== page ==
As a result of its early work in the 1980s, GTI provided a fundamental understanding about coalbed methane upon which others have built their technologies. We determined that, because of the way natural gas is adsorbed onto the coal and, in some cases, the presence of significant volumes of water, coalbed methane is not produced like other resources. As a result, a new strategy was developed that took into account the mechanisms needed for dewatering, resource evaluation, determining the amount of gas in place in an adsorption environment, and fracturing in coal. As cost-effective alternatives to reinjection, methods for environmentally acceptable discharge of the mineral-laden water often produced with coalbed methane were developed. GTI also developed guidebooks to help producers optimize all aspects of coalbed methane operations, and created computer-based simulators and other tools to explore options for fracturing a coal formation to boost gas production.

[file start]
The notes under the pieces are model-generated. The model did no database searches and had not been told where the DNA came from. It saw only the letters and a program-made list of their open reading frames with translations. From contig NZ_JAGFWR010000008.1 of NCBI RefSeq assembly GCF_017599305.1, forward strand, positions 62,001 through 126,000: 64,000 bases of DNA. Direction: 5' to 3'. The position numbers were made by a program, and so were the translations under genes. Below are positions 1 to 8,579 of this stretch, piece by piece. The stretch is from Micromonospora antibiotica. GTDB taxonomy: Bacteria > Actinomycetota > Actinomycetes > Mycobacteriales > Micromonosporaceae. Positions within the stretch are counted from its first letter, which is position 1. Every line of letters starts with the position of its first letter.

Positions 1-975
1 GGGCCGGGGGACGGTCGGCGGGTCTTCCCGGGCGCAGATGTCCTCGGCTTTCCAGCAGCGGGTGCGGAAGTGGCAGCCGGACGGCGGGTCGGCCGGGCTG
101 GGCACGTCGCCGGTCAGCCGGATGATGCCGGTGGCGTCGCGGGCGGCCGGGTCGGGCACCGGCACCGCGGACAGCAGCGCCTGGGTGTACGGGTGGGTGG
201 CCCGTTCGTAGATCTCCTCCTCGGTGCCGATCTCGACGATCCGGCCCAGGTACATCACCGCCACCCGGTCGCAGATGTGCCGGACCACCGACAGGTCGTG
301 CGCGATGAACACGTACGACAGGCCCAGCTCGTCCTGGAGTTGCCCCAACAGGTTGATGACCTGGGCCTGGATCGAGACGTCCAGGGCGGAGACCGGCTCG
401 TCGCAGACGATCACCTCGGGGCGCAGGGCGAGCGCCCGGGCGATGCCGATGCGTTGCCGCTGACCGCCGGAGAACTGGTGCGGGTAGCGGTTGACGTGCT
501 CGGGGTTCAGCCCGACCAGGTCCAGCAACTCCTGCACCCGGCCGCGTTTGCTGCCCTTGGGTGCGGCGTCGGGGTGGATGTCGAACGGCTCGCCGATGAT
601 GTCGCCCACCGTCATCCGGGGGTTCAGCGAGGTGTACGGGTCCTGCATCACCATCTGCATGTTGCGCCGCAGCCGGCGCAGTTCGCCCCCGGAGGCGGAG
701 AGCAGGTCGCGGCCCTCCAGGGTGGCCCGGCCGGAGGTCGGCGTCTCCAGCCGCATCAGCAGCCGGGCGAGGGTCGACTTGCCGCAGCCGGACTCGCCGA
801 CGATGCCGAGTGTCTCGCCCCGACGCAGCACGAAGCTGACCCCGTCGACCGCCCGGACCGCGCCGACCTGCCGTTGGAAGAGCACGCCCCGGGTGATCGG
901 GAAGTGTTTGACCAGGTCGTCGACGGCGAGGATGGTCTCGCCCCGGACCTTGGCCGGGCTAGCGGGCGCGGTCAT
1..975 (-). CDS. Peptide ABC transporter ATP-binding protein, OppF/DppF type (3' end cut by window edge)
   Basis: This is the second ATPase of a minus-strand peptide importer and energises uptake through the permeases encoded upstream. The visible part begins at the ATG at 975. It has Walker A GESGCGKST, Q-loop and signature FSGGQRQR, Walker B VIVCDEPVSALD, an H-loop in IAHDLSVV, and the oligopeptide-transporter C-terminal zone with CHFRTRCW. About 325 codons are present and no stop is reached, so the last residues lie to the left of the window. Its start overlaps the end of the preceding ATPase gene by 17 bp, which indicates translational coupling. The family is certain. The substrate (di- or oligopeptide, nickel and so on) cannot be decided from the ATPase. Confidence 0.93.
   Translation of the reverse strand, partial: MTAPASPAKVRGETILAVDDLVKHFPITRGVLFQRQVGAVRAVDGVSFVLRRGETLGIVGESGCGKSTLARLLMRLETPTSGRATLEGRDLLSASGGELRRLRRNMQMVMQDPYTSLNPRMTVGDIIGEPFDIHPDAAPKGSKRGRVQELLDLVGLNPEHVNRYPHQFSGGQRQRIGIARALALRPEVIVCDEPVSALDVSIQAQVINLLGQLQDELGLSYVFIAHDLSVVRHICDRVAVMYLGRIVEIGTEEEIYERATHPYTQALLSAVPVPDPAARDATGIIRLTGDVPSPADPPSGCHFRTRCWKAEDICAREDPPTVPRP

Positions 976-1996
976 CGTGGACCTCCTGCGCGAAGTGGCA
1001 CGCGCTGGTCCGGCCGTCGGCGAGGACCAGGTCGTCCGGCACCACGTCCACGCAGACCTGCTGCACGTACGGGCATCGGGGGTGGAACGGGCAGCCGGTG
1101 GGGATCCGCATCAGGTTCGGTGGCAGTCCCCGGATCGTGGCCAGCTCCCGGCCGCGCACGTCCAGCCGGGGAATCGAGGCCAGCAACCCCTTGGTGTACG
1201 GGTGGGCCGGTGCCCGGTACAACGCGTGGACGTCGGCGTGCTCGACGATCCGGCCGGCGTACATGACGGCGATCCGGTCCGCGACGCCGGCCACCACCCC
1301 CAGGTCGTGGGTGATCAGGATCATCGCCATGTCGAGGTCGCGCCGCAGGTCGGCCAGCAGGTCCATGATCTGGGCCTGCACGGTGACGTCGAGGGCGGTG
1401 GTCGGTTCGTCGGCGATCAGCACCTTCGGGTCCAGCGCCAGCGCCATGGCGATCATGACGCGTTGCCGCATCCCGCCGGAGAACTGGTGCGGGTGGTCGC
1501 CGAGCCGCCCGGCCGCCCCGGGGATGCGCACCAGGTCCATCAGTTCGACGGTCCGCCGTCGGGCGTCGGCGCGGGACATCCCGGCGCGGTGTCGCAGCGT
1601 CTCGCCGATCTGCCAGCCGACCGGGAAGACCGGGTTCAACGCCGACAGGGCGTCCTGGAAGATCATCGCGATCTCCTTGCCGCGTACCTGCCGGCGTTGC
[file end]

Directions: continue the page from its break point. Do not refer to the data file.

Our researchers, working with dozens of partner organizations from industry and academia, led a comprehensive program to document those regions with the greatest coalbed methane potential, providing assessments of recoverable coalbed methane in six major geologic basins and comprehensive models for two major basins in New Mexico and Alabama that Amoco and Arco (now both BP) and other producers used to evaluate drilling risks, design fracture treatments, and educate investors. When GTI started its coalbed methane R&D in the early 1980s, production across the U.S. was less than 50 Bcf per year. In 2012, it is now upwards of 1,800 Bcf per year.